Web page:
And it's my belief that if you watch close enough you will see players, many players in fact, trying in some small way to say thank you, and that we won't forget you or your loved ones as some of us will have messages scrawled somewhere on our hats or uniforms that you can read.

We will proudly wear the great flag of this country on our uniforms, and it's something I hope baseball adopts forever.

The flags in this country fly at half-staff to honor those that have fallen, but the flags are the only thing going halfway in this country and it's my belief that that will not change. I believe our President when he says retribution will be swift and total; as an American it's all I can go on, but based on what I have seen done these past few days by other Americans it's more than enough.

To those out there that serve in the military, and to those with children serving in the military, I offer my sincerest thanks, and our prayers are with you and yours in the days and weeks to come. We know you'll do us proud.

In closing let me say God Bless America and God Bless Americans everywhere.

Thank you,
Curt Schilling

 

September 18, 2001

Pedro's season ends on DL
Jeff Horrigan, Boston Herald

After expressing further concern about his future over the weekend, Pedro Martínez is expected to be placed on the disabled list today, officially ending his abbreviated and unfulfilling season. Martínez and manager Joe Kerrigan exchanged terse words at Fenway Park on Saturday, but a television report exaggerated the extent of emotion.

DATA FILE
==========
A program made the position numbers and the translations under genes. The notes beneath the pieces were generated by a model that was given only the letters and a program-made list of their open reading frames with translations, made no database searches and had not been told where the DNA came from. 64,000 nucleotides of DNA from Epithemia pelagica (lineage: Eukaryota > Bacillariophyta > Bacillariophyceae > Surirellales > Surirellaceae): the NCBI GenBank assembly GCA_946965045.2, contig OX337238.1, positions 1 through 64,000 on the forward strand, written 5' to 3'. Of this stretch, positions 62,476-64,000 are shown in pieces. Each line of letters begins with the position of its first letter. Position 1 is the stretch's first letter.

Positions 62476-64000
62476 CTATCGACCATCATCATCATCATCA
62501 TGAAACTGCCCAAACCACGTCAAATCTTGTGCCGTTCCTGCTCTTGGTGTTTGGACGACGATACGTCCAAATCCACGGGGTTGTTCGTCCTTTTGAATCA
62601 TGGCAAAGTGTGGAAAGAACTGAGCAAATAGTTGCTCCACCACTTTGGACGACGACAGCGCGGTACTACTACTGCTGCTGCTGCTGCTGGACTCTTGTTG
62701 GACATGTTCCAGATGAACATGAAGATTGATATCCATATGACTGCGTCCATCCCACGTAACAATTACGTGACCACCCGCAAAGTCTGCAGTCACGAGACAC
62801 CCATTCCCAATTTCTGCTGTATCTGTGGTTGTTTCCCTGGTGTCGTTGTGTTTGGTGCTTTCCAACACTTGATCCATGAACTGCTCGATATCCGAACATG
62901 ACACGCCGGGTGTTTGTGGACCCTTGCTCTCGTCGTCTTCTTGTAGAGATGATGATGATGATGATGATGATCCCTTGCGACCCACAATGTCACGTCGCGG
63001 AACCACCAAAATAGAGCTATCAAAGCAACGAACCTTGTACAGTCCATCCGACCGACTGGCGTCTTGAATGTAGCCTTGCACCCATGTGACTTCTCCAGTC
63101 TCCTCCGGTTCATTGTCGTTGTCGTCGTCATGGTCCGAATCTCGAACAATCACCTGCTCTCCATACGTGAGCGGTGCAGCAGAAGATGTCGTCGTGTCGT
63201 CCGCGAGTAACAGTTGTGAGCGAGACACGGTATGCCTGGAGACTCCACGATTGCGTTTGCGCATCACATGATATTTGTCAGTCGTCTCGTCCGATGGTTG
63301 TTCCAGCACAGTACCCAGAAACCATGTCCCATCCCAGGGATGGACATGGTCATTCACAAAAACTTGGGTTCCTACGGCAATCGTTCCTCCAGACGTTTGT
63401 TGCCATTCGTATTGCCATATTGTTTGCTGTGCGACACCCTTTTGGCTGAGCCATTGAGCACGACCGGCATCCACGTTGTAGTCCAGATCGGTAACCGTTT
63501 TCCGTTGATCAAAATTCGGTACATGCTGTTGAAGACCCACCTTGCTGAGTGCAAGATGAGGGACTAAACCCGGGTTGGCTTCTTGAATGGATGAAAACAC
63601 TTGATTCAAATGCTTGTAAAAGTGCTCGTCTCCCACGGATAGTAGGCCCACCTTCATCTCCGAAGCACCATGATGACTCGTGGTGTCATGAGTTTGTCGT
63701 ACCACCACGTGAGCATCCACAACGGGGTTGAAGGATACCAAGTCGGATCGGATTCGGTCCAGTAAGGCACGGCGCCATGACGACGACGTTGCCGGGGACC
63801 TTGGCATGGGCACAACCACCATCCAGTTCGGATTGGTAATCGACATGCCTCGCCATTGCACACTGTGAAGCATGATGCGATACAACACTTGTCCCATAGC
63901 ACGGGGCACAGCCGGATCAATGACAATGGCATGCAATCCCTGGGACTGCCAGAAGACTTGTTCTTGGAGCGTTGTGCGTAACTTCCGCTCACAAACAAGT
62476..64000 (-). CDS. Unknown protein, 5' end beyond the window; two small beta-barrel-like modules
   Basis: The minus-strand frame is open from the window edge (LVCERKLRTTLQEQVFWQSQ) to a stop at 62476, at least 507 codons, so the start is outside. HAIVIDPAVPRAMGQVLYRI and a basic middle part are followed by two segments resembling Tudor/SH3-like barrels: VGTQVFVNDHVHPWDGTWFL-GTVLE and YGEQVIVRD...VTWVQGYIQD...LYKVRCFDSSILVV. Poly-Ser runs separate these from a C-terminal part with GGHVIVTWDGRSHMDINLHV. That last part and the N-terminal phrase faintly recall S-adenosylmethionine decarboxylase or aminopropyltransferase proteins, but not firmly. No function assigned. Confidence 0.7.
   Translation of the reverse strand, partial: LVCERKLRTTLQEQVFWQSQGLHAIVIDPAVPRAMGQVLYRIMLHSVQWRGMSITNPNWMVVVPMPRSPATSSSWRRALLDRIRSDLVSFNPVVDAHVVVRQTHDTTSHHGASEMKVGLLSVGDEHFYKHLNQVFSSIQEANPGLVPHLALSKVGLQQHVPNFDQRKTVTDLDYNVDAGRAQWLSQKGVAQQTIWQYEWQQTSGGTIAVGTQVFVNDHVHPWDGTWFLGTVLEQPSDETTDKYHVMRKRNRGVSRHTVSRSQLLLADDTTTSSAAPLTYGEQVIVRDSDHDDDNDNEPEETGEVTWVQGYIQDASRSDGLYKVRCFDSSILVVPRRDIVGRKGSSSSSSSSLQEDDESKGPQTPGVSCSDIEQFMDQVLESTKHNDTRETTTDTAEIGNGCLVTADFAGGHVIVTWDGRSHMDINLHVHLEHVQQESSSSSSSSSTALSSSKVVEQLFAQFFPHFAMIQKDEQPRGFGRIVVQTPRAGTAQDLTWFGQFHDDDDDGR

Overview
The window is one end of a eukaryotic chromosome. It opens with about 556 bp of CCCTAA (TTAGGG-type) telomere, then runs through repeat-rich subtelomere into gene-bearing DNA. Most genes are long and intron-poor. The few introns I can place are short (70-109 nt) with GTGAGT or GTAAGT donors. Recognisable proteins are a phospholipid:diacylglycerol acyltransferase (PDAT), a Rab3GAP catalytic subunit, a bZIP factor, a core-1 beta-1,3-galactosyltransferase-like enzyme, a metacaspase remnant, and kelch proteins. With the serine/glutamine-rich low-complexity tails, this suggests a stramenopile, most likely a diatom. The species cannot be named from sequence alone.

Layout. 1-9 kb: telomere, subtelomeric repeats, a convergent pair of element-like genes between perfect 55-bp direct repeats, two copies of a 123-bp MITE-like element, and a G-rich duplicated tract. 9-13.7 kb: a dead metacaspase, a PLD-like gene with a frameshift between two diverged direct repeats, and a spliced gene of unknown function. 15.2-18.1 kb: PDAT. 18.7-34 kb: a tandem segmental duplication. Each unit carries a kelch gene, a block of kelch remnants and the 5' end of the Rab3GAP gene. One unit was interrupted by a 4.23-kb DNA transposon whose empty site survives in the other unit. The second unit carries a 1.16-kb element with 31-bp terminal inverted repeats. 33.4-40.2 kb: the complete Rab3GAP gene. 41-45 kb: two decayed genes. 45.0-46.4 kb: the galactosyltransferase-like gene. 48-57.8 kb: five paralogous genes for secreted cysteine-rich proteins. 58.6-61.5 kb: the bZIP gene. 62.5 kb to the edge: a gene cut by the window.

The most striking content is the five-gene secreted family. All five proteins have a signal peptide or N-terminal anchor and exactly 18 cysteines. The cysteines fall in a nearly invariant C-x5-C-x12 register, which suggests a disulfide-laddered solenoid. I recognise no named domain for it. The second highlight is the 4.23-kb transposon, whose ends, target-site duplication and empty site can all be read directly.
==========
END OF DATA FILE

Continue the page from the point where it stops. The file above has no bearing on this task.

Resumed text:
Word due: Martínez's year is over
Gordon Edes, Boston Globe

The Red Sox are expected to announce that Pedro Martínez will not pitch again this season, a course of action the team had been expected to take even before last Tuesday's terrorist attack put the game on hold. But the official announcement today comes in the aftermath of an apparent disagreement at Saturday's workout between the Sox ace and manager Joe Kerrigan, one that ended, according to WBZ-TV's Bob Lobel, with Martínez storming off the field.

 

September 17, 2001

Red Sox fans look to 2002
Garry Brown, Springfield Union-News

When the Boston Red Sox go back to work tomorrow, their final 20 games won't mean much to them or their passionate fans.

Weary Sox get back in the swing
Jeff Horrigan, Boston Herald

Life began to regain some normalcy yesterday for the Red Sox, who returned to the field for the first time in nearly a week with a four-hour workout at Fenway Park. ... Kerrigan said members of the team lost friends and family members in last Tuesday's terrorist attacks, but he refused to get into specifics, other than to say that no members of immediate families were killed. ...

The Sox resume their schedule on Tuesday, when they host the Devil Rays in the first of three games at Fenway. Kerrigan said Hideo Nomo, David Cone and Frank Castillo will be the starting pitchers in the series. Rookie Casey Fossum will get the nod Friday against Detroit. Derek Lowe will make his delayed return to the starting rotation on Saturday.

 

September 16, 2001

Baseball and the tragedy in America
Jim Furtado, baseballprimer.com

I've assembled a series of articles related to the reaction of the sports world to recent events. This disaster touches every corner of society.

Sox are home after odyssey of 28 hours
Bob Hohler, Boston Globe

Bleary-eyed and haggard, the Red Sox yesterday straggled into Fenway Park after 28 hours of travel by bus, rail, and air, a grim odyssey made necessary by the terrorist atrocities at the World Trade Center and the Pentagon.